5 Key Questions to Understand Your Financials

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Financials…

Can you hear it? That’s the collective groan of almost every business owner at the mere mention of the word.

But all you business owners out there, you can save the exasperated sighs.

Because financials don’t have to be hard — you just have to learn to ask the right questions.

In fact, today’s guest, Kyle Beltle, Fractional CFO at Sweet Fish Media, says you can stop worrying about endless KPIs and just ask five simple questions.

In this episode, we discuss:

  • The 5 questions every business owner needs to answer to understand their financials
  • Why simplicity is your friend when it comes to financials
  • The value a fractional CFO brings to an organization (and why COOs should consider ceding some financial responsibilities to one)

The 5 Questions

While financials may not be everybody’s favorite topic, financial clarity is crucial in actually understanding and leading the financial aspect of your business.

So what are those five questions to ask yourself to help understand your financials and gain financial clarity? 

1. How Much Money Did We Make?
Okay, this seems obvious. But how often have you sat down in a meeting and realized halfway through that nobody is on the same page? Nobody understands the overarching goals that the team is trying to achieve? 

You want to know, for the prior month, what was your revenue? What was your gross profit? What was your net income? Start there. It’s the foundation of how you move forward with any other discussions. 

But keep in mind, money the business made and balance in the checking account are not the same thing. Every business ought to be on an accrual-based accounting method so that they have a true apples-to-apples picture of what revenue looks like.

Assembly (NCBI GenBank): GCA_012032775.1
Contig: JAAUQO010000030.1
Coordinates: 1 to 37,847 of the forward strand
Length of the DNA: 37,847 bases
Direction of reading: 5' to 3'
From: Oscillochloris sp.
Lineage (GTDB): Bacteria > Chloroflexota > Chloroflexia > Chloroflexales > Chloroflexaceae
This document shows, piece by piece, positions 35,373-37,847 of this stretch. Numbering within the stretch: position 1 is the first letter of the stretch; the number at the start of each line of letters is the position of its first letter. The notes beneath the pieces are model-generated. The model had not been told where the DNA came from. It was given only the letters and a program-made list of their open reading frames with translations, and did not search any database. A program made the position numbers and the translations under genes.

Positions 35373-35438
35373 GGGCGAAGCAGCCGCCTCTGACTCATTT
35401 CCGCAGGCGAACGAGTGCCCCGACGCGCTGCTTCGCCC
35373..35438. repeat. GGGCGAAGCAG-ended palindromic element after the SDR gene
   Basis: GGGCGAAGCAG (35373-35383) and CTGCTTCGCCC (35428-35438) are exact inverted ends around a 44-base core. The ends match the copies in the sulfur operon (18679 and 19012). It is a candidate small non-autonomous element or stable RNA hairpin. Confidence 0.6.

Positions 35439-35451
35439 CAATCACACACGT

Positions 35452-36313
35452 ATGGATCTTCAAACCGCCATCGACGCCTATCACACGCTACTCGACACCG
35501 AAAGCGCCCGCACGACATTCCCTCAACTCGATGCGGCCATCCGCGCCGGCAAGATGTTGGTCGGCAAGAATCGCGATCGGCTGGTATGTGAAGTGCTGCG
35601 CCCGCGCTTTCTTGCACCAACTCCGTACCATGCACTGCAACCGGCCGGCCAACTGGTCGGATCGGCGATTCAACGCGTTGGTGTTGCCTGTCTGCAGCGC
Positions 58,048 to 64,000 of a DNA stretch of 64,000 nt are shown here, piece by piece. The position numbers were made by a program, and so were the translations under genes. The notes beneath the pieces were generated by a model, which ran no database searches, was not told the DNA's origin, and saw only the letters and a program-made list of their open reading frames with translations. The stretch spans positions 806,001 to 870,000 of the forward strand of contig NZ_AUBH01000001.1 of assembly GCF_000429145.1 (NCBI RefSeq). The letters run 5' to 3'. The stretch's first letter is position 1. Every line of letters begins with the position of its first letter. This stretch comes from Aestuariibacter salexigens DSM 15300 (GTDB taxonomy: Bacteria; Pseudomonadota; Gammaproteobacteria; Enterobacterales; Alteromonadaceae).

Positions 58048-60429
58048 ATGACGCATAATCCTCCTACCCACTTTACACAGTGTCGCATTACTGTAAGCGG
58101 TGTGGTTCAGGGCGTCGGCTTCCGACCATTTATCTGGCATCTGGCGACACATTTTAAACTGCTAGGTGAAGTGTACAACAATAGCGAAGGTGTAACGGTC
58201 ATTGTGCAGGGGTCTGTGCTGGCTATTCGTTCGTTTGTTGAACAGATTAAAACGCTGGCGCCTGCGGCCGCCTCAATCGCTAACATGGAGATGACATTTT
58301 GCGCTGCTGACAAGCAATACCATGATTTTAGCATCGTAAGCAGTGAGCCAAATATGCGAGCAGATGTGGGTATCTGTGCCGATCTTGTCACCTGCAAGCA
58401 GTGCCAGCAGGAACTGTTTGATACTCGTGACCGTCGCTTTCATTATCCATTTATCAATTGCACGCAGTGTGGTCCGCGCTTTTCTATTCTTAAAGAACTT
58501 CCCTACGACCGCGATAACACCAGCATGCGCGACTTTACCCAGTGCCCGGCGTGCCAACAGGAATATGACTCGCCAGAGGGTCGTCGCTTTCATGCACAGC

2. How Much Cash Will We Have in 12 Weeks? 

It’s all about forecasting.

Get out a simple spreadsheet, and look at the next 12 weeks. List out payments by customers, payroll, expenses, etc. and take a good hard look at what you’re projecting the next 12 weeks to look like. 

Don’t just log on, look at the account, and decide that because there’s more there than you thought there would be, that you’re good. That’s bank-balance accounting and it’s a form of knee-jerk reaction accounting at best, and a costly mistake at worst. 

3. What Are the Trends We’re Seeing? 

Now that you know your numbers, you’ve got to give those numbers context. Saying that you made $100,000 last month means nothing without it. 

Where were you three months ago? This month last year? Last month? Do you have a budget that you can compare your performance against? 


Once you have context around your performance, you can begin to dive deeper.

4. Who/What Are Your Most/Least Profitable Clients/Products? 

This is a hard question to ask, but it’s crucial. We’ve all been in citations where 20% of the customers are bringing in 80% of the profits. The flip side of that means that 80% of the customers are only bringing 20% of profits, but 80% of the work is going to only 20% of the return. 

Zero in on your star customers. What are their characteristics? Share these with your sales team so that they can try to bring on more customers like those. And if you have a customer who just isn’t profitable, maybe it’s time to let them go. 

5. What Is My Business Worth Today? 

So many owners and COOs spend all of their time in the weeds. It’s important to zoom out and look at the business from a bird’s eye view. To ask yourself, “What is the value of our business and has it grown in the last six, twelve, eighteen months?” 

You can have a professional valuation done, but those are usually expensive. For most people, some simple valuation metrics will be enough. 

Financial clarity isn’t always the sexiest topic, but it’s crucial to understand if you want to see your business grow and prosper. 

And, let’s be real — who doesn’t want that? 

Bill Reed

COO at Sweet Fish

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